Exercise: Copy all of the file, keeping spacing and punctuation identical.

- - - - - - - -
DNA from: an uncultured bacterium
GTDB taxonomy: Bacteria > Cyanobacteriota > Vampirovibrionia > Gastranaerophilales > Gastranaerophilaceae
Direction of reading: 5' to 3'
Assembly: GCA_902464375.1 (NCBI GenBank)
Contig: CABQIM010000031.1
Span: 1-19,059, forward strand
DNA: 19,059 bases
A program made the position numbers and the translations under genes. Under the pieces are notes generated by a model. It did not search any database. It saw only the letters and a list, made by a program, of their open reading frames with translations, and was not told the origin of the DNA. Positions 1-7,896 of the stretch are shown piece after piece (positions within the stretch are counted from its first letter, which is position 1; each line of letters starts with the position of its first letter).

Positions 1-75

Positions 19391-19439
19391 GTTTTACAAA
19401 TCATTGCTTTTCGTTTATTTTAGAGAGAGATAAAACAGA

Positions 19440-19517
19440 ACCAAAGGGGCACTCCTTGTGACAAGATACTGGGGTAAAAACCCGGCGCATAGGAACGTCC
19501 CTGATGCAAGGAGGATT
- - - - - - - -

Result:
DNA from: an uncultured bacterium
GTDB taxonomy: Bacteria > Cyanobacteriota > Vampirovibrionia > Gastranaerophilales > Gastranaerophilaceae
Direction of reading: 5' to 3'
Assembly: GCA_902464375.1 (NCBI GenBank)
Contig: CABQIM010000031.1
Span: 1-19,059, forward strand
DNA: 19,059 bases
A program made the position numbers and the translations under genes. Under the pieces are notes generated by a model. It did not search any database. It saw only the letters and a list, made by a program, of their open reading frames with translations, and was not told the origin of the DNA. Positions 1-7,896 of the stretch are shown piece after piece (positions within the stretch are counted from its first letter, which is position 1; each line of letters starts with the position of its first letter).

Positions 1-75

Positions 19391-19439
19391 GTTTTACAAA
19401 TCATTGCTTTTCGTTTATTTTAGAGAGAGATAAAACAGA

Positions 19440-19517
19440 ACCAAAGGGGCACTCCTTGTGACAAGATACTGGGGTAAAAACCCGGCGCATAGGAACGTCC
19501 CTGATGCAAGGAGGATT